Ever been looking through your photos, looked at one and thought ” That’s a great shot, where the hell did I take that?”. Ever wanted a record of exactly where you went on your holiday and in exactly which place your took a photo? Well geotagging your photos is what you need to do. Basically longitude and latitude information is put into your photo’s EXIF information and many programs or picture hosting sites can read this information and display where you took the photo on a map.
Some cameras these days come with GPS built into them, but you probably don’t really want to have to upgrade you camera gear just to get GPS information, and it doesn’t help if you’ve got multiple cameras (doesn’t everyone have multiple cameras? 🙂 ). You could spend the extra money and buy a separate data logger however the good thing is that most smartphones or tablets have a GPS built into it these days, and using the right software you can use your device to geotag with the equipment you already have. While this article is based on Android devices, all you need is the right data logger program on your iOS or Windows or other OS device to make use of the tutorial. 🙂
There’s two software components to the process of geotagging your photos. You need a program that will talk to the GPS on your device and log GPS position data at specific time periods, and then a program that will be able to read and match the time stamp on your photo’s EXIF information with the longitude and latitude at that time and then write this information into the photo’s EXIF data. One important thing to note is that for the most accurate data, the time on your device needs to exactly match the time on your camera. The best thing is that you don’t have to spend big dollars on these packages; all the applications I’m using here are free.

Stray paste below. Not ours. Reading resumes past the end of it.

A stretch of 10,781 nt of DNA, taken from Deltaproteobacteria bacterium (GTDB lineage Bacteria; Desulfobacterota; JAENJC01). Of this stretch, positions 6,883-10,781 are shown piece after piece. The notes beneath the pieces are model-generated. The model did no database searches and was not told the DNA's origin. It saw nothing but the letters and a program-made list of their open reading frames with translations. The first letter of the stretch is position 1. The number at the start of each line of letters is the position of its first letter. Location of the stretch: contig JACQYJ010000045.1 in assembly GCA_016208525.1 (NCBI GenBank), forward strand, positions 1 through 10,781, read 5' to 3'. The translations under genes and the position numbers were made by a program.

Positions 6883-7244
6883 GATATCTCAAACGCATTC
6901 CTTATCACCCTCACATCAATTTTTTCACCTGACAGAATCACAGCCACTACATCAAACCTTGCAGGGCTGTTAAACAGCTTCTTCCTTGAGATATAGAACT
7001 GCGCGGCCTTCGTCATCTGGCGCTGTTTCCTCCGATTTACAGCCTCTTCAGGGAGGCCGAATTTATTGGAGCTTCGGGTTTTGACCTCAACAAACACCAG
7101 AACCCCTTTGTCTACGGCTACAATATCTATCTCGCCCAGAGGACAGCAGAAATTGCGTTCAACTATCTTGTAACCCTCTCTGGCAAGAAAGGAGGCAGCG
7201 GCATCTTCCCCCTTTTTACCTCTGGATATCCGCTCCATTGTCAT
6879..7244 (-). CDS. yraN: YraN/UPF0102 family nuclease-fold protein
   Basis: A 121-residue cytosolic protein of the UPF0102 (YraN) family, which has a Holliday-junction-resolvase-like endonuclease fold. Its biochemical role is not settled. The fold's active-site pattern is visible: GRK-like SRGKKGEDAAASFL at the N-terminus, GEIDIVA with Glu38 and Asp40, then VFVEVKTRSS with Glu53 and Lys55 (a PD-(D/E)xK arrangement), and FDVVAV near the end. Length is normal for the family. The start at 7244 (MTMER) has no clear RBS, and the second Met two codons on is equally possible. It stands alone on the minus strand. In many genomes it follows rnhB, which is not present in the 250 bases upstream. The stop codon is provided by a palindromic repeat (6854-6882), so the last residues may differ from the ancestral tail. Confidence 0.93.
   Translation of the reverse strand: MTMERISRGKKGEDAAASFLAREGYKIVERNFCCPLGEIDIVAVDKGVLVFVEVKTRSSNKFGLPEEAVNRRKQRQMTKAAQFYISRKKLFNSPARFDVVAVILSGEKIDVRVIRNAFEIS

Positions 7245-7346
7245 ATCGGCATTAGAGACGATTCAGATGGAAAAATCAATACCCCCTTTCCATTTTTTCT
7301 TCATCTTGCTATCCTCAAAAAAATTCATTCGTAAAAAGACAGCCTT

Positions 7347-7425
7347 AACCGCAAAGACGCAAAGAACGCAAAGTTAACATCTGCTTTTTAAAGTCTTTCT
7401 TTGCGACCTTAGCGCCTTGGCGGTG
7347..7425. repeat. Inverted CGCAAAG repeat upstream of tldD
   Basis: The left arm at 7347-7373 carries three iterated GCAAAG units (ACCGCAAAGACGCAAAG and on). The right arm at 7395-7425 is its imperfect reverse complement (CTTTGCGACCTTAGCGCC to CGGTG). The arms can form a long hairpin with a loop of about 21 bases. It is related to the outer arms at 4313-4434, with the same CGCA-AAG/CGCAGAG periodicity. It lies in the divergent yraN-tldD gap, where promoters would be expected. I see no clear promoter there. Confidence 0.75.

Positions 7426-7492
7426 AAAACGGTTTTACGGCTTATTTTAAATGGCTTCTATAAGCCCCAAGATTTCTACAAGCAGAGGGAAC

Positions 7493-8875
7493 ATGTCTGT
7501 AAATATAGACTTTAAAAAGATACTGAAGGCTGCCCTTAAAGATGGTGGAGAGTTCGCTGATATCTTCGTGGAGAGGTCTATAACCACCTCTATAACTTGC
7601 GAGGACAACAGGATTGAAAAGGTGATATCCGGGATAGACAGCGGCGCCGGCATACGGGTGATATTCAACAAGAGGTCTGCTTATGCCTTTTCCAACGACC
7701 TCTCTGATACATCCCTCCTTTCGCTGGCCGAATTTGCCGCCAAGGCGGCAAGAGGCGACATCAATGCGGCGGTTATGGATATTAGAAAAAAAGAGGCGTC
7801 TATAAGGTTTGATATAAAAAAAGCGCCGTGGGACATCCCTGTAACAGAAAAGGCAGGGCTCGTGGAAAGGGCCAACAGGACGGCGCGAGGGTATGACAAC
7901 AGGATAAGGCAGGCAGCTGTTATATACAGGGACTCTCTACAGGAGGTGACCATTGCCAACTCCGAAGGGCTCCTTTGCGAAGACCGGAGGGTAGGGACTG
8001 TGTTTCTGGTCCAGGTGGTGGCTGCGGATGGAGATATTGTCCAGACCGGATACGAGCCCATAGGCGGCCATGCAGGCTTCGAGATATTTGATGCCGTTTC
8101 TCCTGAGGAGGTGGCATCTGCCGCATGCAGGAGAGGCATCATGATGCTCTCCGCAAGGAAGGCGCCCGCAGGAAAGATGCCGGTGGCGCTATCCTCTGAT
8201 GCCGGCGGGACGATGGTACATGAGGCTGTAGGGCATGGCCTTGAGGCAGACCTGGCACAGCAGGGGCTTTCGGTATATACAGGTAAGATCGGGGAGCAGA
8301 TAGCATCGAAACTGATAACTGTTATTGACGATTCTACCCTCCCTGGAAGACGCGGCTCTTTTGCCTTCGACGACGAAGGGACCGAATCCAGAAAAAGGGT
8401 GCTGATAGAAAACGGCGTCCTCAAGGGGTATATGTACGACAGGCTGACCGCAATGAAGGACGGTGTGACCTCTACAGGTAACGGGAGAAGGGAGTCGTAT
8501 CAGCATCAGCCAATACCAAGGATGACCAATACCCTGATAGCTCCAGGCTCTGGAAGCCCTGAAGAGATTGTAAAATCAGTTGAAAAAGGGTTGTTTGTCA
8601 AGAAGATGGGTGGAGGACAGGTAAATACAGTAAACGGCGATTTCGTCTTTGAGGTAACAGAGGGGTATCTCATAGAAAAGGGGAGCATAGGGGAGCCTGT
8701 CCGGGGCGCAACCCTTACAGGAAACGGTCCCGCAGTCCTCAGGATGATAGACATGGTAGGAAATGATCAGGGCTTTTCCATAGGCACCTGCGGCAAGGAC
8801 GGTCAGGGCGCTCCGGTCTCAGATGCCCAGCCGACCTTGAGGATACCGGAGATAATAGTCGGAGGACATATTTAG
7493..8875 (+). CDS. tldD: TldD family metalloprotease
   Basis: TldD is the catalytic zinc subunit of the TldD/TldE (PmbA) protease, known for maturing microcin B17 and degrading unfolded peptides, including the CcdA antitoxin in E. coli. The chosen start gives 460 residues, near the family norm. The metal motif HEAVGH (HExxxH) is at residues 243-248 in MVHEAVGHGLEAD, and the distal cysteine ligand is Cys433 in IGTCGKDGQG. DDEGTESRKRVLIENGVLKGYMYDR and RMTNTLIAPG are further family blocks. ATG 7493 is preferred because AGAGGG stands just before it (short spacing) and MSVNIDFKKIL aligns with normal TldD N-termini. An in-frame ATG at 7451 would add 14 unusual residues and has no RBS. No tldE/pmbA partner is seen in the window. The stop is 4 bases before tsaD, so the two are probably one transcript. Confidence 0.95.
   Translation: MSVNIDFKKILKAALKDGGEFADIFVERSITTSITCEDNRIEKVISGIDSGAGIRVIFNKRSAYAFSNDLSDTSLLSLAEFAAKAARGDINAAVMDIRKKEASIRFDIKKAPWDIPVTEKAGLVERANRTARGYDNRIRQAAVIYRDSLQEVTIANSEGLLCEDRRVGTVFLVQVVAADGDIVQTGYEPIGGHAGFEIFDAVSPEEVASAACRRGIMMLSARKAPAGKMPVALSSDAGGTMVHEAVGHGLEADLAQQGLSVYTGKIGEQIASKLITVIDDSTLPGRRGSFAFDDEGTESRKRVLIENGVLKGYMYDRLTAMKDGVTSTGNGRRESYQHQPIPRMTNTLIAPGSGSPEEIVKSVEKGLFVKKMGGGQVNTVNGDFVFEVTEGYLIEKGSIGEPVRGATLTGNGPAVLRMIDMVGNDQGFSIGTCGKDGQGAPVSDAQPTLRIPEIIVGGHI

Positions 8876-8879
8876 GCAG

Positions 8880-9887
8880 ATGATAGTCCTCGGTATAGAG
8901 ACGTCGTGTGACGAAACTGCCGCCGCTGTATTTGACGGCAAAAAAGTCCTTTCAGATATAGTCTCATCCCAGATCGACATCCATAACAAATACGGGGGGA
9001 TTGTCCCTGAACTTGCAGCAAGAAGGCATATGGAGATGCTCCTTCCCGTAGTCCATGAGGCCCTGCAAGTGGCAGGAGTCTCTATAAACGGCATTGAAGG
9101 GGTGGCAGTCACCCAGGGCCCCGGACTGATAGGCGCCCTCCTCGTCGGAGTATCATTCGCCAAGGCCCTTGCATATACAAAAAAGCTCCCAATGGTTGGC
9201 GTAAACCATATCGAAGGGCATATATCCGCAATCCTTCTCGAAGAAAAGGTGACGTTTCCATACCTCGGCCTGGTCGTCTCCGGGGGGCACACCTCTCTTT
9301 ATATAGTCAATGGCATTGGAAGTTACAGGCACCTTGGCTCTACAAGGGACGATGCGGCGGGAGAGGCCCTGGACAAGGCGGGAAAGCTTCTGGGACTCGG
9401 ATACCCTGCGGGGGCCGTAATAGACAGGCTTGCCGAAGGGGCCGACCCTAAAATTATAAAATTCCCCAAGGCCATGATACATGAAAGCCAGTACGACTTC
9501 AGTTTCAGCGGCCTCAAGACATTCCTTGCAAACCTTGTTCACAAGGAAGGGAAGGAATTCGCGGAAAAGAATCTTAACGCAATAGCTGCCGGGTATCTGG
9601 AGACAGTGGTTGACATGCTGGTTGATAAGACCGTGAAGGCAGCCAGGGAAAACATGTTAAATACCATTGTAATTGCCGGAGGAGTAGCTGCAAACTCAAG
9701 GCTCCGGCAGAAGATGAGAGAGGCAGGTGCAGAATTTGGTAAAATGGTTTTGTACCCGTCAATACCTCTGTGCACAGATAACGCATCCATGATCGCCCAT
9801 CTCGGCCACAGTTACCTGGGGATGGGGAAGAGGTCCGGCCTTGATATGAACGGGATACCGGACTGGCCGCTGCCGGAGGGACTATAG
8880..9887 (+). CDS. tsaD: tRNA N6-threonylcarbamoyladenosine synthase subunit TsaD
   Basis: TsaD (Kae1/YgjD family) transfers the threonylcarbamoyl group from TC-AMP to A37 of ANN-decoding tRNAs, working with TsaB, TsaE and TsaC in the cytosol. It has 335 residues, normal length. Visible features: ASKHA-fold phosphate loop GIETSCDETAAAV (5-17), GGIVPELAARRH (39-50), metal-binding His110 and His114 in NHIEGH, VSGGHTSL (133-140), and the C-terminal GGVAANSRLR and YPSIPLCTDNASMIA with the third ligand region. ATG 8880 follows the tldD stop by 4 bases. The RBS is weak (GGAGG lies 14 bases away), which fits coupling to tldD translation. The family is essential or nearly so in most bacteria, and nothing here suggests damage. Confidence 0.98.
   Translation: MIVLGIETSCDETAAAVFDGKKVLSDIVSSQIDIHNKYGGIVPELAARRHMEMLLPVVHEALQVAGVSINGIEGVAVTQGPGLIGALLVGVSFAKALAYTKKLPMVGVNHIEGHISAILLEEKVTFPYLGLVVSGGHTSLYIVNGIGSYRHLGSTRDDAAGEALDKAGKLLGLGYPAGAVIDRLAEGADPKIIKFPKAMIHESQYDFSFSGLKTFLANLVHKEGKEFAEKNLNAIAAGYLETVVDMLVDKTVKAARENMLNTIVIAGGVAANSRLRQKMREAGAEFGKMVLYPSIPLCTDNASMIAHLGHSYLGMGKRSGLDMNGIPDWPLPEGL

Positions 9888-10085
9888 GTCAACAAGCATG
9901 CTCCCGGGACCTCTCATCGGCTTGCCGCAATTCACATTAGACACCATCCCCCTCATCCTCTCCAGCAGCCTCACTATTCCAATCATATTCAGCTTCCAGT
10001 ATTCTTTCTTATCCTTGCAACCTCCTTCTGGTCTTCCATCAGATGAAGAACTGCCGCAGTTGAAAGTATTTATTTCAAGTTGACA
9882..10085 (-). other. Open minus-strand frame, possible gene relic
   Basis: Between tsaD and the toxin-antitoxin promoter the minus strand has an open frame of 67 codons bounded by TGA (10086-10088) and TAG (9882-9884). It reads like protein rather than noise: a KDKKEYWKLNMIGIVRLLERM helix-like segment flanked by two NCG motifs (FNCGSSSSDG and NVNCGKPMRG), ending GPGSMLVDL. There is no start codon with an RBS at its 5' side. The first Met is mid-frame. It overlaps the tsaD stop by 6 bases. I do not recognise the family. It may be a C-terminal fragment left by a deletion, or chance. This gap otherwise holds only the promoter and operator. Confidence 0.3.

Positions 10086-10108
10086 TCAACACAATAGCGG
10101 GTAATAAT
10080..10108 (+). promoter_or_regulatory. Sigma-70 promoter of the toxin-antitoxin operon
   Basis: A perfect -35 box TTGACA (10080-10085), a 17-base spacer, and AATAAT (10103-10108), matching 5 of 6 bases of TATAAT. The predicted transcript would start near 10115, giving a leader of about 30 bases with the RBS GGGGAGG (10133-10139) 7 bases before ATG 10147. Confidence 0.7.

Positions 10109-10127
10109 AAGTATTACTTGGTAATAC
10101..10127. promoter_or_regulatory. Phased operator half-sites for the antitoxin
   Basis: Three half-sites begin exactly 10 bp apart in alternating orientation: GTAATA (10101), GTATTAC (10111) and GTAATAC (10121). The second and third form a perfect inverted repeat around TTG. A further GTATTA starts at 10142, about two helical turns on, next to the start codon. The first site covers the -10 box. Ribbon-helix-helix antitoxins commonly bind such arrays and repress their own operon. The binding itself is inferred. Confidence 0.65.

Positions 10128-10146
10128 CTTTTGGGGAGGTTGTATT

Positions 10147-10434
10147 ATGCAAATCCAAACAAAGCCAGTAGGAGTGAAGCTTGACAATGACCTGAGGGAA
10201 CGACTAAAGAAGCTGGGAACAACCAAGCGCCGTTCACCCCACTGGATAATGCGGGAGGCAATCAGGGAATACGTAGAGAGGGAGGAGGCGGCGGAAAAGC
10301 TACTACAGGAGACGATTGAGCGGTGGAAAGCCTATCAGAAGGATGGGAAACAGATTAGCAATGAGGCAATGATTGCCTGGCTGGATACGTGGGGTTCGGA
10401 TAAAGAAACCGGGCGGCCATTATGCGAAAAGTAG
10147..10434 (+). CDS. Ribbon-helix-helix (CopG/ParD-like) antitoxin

GPS Status and Toolbox
Before I go into the two packages, if you’re playing with the GPS on your Android device then one of the most useful utilities you can have is GPS Status and Toolbox. This little app shows you a graphical representation of which GPS satellites you can see and which ones you’re locked onto. It can also help in managing A-GPS data,a small file that can assist in getting faster satellite locks. If I’m having GPS issues, this is always the first app I reach for. You can click on any of the pictures to see bigger versions 🙂
Open GPS Tracker
Open GPS Tracker is the data logging app that needs to be loaded onto your Android Device. When you start recording, your latitude and longitude is logged into a file at certain time intervals. Depending on your circumstances, Open GPS has 4 different logging intervals. So if you’re walking or working in a small area, you can probably get away with larger time intervals; if you were taking pictures while in a moving car you would want shorter intervals. Shorter intervals will give you more accurate tracking of path, but do note that it will also have an impact on the battery life of your device.
- Fine : GPS updates every second after at least 5 meters movement
- Normal : GPS updates every 15 seconds after at least 10 meters movement
- Coarse : GPS updates every 30 seconds after at least 25 meters movement
- Global : Use GPS and WiFi signals to triangulate every 5 minutes after at least 500 meter movement
If there’s no signal for a specified time, an alarm will sound so you know that you’re not logging anymore. There’s a plethora of other options as well, but for the purposes of geotagging, it’s really only the logging interval that’s the important one. You can see that Open GPS can also make use of Google Maps on your device to display your path live (warning: this may involve data download charges on your device).
Test Rig and Procedure